Tag: Sharon Salzberg

Faith: Trusting Your Own Deepest Experience by Sharon Salzberg

It is important for all of us to have spiritual moorings. To be able to negotiate the vagaries of life, a spiritual support is essential. Sharon Salzberg’s informative book Faith is a personalized account of the necessity of faith. Talking from her experiences as an American Buddhist teacher, Salzberg offers readers several insights on the subject.

One of the main concepts spoken by Salzberg is the ‘discovery of truth’. Citing Buddhist understanding of cognitive processes, she reckons that human senses are not adequate to comprehend spiritual insights. To be able to get enlightened, disciplined pursuit of truth is necessary. Salzberg talks about how her own spiritual journey was marked by phases of doubt and confusion. Indeed, it is these challenges which make knowledge concrete, pulling away from its conceptual abstractions. In her own case, she encountered confusion whether to follow the Burmese or the Tibetan tradition of spiritual contemplation. She states that such . . . Read More

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Comparing Two Texts: Faith by Sharon Salzberg & Get out of the House More Often by Jim Wallis

Both the chosen texts talk about the importance of faith in our social lives. The two authors, Jim Wallis and Sharon Salzberg, do not strictly equate faith with religion. While basing their arguments on Christian and Buddhist doctrines respectively, they attempt to portray faith as a communal activity. Moreover, they both suggest that, though religious faith is a subjective experience and springs from one’s heart, it is crucial to shaping politics and culture of a society.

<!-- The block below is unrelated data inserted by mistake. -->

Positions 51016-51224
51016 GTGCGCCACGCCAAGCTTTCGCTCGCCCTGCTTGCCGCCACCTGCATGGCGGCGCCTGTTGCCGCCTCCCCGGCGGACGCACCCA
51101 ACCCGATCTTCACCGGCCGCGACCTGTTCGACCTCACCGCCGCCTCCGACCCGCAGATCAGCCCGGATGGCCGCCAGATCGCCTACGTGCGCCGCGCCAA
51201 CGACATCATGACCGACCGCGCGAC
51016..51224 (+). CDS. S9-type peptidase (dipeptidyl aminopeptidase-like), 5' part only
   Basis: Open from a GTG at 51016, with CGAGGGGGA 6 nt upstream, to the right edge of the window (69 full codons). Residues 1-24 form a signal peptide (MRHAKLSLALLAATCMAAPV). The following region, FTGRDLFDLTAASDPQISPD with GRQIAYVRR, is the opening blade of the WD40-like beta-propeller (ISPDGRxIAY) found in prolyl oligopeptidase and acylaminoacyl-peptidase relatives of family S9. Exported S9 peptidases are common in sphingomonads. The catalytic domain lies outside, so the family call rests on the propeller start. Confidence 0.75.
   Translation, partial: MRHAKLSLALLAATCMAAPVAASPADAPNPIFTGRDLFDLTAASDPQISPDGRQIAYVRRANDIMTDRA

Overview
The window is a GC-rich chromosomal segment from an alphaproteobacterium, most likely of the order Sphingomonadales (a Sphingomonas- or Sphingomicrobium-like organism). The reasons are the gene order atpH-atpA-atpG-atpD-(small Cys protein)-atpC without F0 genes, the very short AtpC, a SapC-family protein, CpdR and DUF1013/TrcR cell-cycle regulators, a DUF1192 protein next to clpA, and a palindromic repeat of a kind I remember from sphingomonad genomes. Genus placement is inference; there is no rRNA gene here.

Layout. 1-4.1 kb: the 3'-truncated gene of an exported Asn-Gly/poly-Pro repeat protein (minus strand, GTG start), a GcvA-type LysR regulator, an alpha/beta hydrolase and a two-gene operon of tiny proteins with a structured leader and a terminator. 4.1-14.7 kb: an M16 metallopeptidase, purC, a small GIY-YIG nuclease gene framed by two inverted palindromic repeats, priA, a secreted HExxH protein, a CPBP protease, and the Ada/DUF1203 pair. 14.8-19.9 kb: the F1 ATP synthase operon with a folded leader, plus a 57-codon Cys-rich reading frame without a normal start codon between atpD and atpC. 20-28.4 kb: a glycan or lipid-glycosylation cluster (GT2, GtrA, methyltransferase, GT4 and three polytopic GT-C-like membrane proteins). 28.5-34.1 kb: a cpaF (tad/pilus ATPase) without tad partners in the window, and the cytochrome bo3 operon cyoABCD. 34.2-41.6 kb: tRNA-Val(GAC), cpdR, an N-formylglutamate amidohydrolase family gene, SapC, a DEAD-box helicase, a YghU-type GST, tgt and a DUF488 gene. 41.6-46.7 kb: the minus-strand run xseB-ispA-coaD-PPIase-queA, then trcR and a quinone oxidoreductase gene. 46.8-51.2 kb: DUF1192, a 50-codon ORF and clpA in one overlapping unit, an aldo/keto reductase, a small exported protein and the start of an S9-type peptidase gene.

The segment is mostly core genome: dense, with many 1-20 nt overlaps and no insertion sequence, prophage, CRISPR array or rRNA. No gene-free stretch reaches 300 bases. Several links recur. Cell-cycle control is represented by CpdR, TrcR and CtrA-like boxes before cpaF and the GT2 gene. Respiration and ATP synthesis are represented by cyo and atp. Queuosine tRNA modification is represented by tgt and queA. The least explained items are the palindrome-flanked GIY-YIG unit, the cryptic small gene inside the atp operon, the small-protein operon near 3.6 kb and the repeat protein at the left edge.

Jim Wallis’ Get out of the House More Often is an invocation to be a social being. Too often, too many of us are so accustomed to living in our comfort zones, that we lose out on growing our spiritual selves. Based on his first-hand observations and experiences as a priest, as well as drawing from numerous anecdotes of his peers and friends, Wallis constructs a powerful essay on community service. But instead of serving our own interests and inclinations, he argues, it is only when we serve the . . . Read More

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